Last week the hills were alive with the sound of diesel generators; this long weekend, as the country winds down for Christmas holidays, there is no load shedding.
The load shedding of last week was suddenly accelerated to stage 6 blackouts - to cut 6,000 megaWatt from the national supply - last Monday, coupled with persistent rain and maintenance backlogs coming to a head. It has come at a high cost to players in the fruit logistics chain.
Right: sign at a South African cinema
Eskom, the national electricity provider (South Africa's electricity industry is still highly centralised and fossil fuel-dependent; municipalities may not obtain electricity from independent electricity suppliers), provides schedules for each area which are generally reliable.
Electricity pylons running from cooling towers at a coal station in South Africa (photo: Clint Mason, Creative Commons)
"Of course it's costing us a lot of money," says the director of fruit cooling facilities in various locations in the Western Cape, which have all been affected by power cuts at different times for the past two weeks.
"We have to cool fruit 24 hours a day, so we're really feeling the power cuts. For short periods of time you can get away with diesel generators, but when you have to use them for long periods and so regularly, the costs rise tremendously."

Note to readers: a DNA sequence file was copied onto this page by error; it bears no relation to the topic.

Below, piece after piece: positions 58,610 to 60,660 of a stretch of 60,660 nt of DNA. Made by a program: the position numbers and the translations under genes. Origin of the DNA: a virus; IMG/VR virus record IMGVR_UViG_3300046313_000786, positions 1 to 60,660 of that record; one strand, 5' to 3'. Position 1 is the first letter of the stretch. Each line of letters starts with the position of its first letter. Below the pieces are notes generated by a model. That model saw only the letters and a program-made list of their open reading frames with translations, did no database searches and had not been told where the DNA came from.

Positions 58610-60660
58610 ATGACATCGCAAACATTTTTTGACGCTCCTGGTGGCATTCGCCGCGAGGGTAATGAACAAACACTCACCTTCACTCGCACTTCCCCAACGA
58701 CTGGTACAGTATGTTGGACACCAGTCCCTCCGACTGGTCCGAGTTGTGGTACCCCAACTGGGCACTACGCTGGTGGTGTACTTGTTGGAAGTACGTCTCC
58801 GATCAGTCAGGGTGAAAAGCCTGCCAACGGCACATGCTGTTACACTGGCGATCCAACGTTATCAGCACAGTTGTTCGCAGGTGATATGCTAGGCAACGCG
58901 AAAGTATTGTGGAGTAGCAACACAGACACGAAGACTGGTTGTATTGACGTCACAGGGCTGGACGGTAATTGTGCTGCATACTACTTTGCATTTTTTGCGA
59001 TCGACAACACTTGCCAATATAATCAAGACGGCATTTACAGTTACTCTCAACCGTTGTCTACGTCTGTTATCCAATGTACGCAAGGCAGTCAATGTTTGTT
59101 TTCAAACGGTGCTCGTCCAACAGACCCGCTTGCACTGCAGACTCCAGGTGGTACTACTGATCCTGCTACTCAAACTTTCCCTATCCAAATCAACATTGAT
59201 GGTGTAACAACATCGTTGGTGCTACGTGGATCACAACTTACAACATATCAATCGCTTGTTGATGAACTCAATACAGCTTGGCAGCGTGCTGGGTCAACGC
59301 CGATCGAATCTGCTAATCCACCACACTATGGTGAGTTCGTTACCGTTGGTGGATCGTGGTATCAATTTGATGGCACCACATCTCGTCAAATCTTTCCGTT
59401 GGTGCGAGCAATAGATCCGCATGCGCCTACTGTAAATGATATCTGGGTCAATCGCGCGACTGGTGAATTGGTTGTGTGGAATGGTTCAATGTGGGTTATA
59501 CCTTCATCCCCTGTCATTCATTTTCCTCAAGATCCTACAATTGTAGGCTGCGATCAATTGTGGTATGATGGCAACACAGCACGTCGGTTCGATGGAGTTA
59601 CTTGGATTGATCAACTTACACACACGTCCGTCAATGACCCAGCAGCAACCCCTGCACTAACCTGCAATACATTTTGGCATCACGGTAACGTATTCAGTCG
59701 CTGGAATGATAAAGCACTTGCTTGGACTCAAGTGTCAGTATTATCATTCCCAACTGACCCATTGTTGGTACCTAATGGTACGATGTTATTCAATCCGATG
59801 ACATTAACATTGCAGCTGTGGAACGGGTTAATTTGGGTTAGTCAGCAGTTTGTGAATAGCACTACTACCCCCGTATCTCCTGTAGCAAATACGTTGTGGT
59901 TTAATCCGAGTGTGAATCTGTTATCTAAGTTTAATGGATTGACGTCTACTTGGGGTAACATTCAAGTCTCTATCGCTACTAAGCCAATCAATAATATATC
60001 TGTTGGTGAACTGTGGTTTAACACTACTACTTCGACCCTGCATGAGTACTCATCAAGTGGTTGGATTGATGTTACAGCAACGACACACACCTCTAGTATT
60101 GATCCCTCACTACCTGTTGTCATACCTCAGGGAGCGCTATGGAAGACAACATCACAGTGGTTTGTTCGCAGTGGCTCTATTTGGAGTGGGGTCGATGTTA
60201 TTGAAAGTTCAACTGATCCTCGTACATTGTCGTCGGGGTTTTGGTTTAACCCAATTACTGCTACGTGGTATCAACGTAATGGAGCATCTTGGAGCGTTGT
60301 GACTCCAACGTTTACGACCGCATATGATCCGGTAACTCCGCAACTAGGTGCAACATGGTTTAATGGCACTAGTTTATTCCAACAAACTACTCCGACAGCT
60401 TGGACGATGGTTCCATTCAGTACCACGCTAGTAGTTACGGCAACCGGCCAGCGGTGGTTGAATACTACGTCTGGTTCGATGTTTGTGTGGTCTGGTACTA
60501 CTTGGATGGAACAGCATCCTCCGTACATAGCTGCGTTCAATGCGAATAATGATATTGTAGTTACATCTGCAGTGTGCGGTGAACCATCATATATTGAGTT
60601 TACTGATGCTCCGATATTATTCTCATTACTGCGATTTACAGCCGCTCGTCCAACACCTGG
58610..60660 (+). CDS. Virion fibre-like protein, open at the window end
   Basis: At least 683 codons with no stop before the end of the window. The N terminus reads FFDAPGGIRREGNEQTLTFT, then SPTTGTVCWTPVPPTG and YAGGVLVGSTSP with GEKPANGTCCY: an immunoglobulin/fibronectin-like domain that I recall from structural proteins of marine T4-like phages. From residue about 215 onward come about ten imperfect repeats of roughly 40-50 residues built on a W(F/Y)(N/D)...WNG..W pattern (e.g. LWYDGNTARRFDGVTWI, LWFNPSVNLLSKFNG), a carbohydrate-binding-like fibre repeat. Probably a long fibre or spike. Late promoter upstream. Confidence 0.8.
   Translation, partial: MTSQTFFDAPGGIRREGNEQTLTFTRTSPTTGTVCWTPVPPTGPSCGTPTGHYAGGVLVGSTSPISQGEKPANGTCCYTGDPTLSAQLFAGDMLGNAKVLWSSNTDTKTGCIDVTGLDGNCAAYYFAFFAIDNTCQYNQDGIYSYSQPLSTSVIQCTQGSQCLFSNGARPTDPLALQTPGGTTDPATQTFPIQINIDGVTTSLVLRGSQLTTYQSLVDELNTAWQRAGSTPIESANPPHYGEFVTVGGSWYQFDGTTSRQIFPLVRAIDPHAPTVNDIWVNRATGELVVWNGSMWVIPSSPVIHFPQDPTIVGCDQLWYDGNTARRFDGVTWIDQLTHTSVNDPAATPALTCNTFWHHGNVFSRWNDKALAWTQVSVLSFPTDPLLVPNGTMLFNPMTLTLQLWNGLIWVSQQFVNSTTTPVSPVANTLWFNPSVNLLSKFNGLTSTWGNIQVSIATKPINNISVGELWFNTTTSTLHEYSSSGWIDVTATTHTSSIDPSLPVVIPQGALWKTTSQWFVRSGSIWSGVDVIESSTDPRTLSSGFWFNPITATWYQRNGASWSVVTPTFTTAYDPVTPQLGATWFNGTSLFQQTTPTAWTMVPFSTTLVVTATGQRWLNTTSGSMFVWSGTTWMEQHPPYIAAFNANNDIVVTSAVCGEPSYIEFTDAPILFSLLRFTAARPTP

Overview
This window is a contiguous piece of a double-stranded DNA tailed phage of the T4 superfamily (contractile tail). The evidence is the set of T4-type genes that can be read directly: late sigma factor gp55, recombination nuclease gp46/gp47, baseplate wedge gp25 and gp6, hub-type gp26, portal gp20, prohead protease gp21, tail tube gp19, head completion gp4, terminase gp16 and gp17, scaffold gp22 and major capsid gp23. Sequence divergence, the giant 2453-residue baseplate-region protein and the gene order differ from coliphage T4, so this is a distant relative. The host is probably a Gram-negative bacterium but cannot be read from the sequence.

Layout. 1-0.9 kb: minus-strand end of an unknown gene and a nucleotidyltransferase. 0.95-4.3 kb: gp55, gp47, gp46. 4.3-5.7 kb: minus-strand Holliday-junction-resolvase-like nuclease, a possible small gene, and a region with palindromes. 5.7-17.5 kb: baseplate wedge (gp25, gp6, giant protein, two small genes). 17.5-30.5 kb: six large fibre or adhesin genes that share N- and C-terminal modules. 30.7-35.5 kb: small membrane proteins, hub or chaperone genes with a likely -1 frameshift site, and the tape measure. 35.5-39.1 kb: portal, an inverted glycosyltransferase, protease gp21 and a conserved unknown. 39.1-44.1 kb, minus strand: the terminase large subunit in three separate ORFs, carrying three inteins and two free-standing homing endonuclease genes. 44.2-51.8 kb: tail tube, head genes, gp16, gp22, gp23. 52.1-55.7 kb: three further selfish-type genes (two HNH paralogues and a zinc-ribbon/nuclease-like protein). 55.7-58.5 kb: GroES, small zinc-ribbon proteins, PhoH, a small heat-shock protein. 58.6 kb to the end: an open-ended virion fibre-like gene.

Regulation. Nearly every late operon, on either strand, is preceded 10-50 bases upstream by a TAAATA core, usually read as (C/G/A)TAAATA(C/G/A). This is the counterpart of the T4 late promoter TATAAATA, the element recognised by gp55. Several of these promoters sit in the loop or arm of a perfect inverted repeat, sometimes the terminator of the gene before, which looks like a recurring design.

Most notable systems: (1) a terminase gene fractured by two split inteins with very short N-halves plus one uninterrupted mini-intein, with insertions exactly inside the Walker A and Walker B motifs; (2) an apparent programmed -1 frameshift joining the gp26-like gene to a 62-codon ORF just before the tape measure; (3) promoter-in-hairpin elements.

"We have spent hundreds of thousands of Rands over the past two weeks on diesel. Without exaggeration it drives up the costs of refrigeration three times."
He says that many cooling facilities are absorbing the costs themselves as part of running a business. "It doesn't interrupt our services but everything is more expensive."
Smaller packhouses are even more affected. Generators can only power part of the packhouse and cooling facilities. At some smaller packhouses fruit have to be loaded at ambient temperature and taken to a larger cool facility to be refrigerated to required temperatures.